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Sources said that the outcome of the meeting - whether UNSC permanent member China decides to lift its hold on the proposal to blacklist Azhar, paving the way for the UN to slap sanctions against him - will be known Wednesday.
A decision on whether Pakistan-based Jaish-e-Mohammed chief Masood Azhar will be listed as a global terrorist by the United Nations will be known on Wednesday as the world body's Sanctions Committee holds a crucial meeting, amid indications that China could lift its hold on the proposal to blacklist Azhar.
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The Council's 1267 Al Qaeda Sanctions Committee is expected to meet here and the issue of Azhar's listing is likely to be considered. Sources said that the outcome of the meeting - whether UNSC permanent member China decides to lift its hold on the proposal to blacklist Azhar, paving the way for the UN to slap sanctions against him - will be known Wednesday.
Beijing said on Tuesday that the vexed issue of designating Azhar as a global terrorist by the UN will be "properly resolved.
China had put a hold in March on a fresh proposal by the US, UK and France to impose a ban on the chief of the JeM which claimed responsibility for the deadly Pulwama terror attack. The proposal was the fourth such bid at the UN in the last 10 years to list Azhar as a global terrorist.
In 2009, India had moved a proposal by itself to designate Azhar.
In 2016 again India moved the proposal with the P3 - the United States, the United Kingdom and France in the UN's 1267 Sanctions Committee to ban Azhar, also the mastermind of the attack on the air base in Pathankot in January 2016.
In 2017, the P3 nations moved a similar proposal again.
However, on all occasions China, a veto-wielding permanent member of the Security Council, blocked India's proposal from being adopted by the Sanctions Committee.
"I can only say that I believe that this will be properly resolved," Chinese Foreign Ministry spokesman Geng Shuang told a media briefing in Beijing.
He was responding to questions on the media reports that China has reportedly consented to lift its technical hold on a fresh proposal moved by France, the UK and the US to list Azhar under the 1267 Al Qaeda Sanctions Committee of the UN Security Council.
Keeping up the international pressure to designate Azhar as a global terrorist, the US, supported by France and the UK, moved a draft resolution directly in the UN Security Council to blacklist the Pakistan-based terror organisation's head.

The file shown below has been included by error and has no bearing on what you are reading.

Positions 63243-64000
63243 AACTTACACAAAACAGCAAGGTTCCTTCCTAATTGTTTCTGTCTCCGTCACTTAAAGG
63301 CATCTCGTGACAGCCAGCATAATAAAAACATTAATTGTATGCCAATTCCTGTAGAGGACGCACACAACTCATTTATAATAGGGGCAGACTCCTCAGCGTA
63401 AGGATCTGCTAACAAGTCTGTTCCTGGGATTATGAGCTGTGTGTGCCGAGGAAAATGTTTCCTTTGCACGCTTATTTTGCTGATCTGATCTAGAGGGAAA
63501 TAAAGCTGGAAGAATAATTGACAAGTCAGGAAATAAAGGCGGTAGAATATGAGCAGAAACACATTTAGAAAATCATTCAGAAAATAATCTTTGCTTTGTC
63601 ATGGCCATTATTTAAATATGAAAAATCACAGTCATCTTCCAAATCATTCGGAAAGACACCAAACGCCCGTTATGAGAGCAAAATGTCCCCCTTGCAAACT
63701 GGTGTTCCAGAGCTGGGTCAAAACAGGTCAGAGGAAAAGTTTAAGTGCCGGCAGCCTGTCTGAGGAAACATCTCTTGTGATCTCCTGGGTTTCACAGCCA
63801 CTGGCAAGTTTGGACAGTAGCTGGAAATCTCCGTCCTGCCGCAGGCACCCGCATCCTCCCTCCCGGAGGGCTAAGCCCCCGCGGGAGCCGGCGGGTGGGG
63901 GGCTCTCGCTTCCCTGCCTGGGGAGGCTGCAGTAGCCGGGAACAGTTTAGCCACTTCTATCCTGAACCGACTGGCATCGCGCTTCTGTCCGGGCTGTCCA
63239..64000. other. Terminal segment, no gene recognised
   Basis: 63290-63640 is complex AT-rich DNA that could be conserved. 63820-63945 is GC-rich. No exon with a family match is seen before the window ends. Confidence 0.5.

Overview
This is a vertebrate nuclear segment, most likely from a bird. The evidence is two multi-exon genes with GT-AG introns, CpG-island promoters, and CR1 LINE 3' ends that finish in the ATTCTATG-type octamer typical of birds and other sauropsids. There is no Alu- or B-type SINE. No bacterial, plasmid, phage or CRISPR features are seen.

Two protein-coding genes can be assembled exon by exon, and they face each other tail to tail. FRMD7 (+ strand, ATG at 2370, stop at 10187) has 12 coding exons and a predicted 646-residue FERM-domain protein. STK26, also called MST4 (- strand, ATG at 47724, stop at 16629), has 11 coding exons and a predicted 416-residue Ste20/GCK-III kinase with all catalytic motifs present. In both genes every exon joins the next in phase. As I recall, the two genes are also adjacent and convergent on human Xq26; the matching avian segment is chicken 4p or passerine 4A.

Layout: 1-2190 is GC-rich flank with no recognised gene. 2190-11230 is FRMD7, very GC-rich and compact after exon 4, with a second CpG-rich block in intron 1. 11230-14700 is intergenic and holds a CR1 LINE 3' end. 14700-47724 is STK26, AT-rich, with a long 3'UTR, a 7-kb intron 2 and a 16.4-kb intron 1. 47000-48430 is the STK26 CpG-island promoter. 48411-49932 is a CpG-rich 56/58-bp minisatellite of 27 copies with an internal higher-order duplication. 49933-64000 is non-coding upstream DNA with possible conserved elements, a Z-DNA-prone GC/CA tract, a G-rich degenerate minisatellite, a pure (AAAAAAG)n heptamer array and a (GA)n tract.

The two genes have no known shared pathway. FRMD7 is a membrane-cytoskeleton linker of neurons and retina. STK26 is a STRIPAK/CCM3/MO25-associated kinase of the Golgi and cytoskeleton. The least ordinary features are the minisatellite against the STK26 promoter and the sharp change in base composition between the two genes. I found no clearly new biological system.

Though China can exercise its veto power as a permanent member of the UNSC, Beijing has staunchly opposed the issue to be taken to the apex UN body as it has to publicly explain its stand on its reservations to list Azhar, whose group JeM has already been designated as terror outfit by UN, before exercising its veto.
"Regarding the listing issue in the 1267 Committee, we have expressed our position many times and I just want to stress two points," Geng said answering a number of questions on Azhar's issue.
"First, we support the listing issue being settled within the 1267 committee through dialogue and consultation and I believe this is the consensus of most members. Second, the relevant consultations are going on within the committee and has achieved some progress. Third, I believe, with the joint efforts of all parties, this issue can be properly resolved," he said.
On reports that China would lift its technical hold on May 1, he said, "on the listing issue, China is still working with the relevant parties and we are in contact with all relevant parties within the 1267 Committee and I believe with the joint efforts of all parties, this will be properly resolved."
A UNSC designation will subject Azhar to an assets freeze, travel ban and an arms embargo.
An assets freeze under the Sanctions Committee requires that all states freeze without delay the funds and other financial assets or economic resources of designated individuals and entities.
The travel ban entails preventing the entry into or transit by all states through their territories by designated individuals.
Under the arms embargo, all states are required to prevent the direct or indirect supply, sale and transfer from their territories or by their nationals outside their territories, or using their flag vessels or aircraft, of arms and related materiel of all types, spare parts, and technical advice, assistance, or training related to military activities, to designated individuals and entities.
The efforts to resolve Azhar's listing issue gathered momentum last week with the visit of Pakistan Prime Minister Imran Khan to Beijing to attend China's 2nd Belt and Road Forum held from April 25-27.
During the visit, Khan held talks with Xi, besides meeting Premier Li Keqiang and Vice President Wang Qishan during which India-Pakistan tension following the Pulwama terror attack as well as listing of Azhar reportedly figured.
An official statement of China issued after Xi-Khan meeting on Sunday said the Chinese President had expressed hope that Pakistan and India can meet each other halfway and improve their relations.